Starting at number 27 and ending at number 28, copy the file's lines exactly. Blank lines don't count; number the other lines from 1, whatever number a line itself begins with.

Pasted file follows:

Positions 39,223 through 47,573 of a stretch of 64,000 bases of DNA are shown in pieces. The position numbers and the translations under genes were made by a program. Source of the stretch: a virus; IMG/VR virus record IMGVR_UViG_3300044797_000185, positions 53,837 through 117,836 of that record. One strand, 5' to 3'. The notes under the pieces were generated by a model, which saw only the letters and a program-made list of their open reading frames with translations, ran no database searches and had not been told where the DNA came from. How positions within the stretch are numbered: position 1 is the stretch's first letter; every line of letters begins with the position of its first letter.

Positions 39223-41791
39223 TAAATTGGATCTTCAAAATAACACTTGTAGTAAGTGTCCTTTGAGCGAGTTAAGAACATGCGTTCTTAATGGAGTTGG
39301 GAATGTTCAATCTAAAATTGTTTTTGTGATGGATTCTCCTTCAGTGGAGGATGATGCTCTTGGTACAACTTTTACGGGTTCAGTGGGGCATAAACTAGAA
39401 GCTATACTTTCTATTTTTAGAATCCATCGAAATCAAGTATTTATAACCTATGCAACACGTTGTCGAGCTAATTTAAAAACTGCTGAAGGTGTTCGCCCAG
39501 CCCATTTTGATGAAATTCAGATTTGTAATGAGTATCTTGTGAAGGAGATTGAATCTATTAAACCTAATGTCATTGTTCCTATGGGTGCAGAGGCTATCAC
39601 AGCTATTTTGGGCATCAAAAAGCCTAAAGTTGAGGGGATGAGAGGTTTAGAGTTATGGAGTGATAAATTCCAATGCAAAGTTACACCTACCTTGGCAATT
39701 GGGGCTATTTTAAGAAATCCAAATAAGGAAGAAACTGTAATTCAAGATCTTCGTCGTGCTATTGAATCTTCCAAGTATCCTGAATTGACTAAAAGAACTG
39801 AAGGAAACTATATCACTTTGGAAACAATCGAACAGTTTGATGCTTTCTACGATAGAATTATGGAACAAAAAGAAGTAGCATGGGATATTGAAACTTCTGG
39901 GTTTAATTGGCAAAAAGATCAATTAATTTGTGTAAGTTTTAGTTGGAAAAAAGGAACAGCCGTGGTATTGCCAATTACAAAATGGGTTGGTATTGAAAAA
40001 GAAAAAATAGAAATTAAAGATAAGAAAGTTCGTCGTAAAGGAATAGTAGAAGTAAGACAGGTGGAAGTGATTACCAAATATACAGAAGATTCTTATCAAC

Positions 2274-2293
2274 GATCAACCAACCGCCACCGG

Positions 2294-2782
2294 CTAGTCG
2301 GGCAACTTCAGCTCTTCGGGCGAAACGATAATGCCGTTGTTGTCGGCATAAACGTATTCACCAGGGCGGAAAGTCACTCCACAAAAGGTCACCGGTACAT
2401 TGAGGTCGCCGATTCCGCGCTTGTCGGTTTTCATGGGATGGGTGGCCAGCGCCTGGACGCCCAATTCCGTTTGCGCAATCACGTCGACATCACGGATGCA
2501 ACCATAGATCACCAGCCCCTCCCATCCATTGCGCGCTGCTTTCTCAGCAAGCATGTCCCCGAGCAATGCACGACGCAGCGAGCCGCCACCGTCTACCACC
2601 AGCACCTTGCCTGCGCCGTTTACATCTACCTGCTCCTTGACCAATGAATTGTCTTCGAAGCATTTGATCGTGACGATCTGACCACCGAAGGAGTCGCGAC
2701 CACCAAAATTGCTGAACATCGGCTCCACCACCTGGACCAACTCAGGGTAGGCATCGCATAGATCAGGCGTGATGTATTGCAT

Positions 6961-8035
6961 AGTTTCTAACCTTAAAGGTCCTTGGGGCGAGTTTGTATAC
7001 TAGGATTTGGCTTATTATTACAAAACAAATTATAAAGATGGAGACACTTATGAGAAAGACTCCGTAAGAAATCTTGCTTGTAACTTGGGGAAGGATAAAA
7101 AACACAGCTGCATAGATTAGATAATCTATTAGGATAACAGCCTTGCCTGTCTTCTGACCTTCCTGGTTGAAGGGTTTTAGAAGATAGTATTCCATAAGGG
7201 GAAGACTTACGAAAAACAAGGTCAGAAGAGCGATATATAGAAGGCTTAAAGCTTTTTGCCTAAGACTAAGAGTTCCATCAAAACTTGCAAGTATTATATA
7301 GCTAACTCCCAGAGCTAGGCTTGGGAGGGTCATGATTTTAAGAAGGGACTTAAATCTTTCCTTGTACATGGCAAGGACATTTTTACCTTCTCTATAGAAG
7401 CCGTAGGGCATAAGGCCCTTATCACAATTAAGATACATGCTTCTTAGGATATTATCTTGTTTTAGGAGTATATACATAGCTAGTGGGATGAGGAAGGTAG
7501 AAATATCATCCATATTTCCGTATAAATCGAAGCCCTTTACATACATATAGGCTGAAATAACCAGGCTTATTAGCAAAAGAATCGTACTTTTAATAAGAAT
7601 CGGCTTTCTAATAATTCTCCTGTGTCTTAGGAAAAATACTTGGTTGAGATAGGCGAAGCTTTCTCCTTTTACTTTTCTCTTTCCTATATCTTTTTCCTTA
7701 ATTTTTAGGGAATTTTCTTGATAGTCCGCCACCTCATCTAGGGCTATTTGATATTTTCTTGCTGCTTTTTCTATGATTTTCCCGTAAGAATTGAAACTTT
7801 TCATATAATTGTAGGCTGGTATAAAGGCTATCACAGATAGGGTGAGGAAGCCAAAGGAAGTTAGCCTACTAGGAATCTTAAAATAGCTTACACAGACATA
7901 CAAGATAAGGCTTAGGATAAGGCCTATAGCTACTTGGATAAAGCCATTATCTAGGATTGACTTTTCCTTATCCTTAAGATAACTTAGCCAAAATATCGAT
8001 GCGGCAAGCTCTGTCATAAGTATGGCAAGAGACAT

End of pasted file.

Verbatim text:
7401 CCGTAGGGCATAAGGCCCTTATCACAATTAAGATACATGCTTCTTAGGATATTATCTTGTTTTAGGAGTATATACATAGCTAGTGGGATGAGGAAGGTAG
7501 AAATATCATCCATATTTCCGTATAAATCGAAGCCCTTTACATACATATAGGCTGAAATAACCAGGCTTATTAGCAAAAGAATCGTACTTTTAATAAGAAT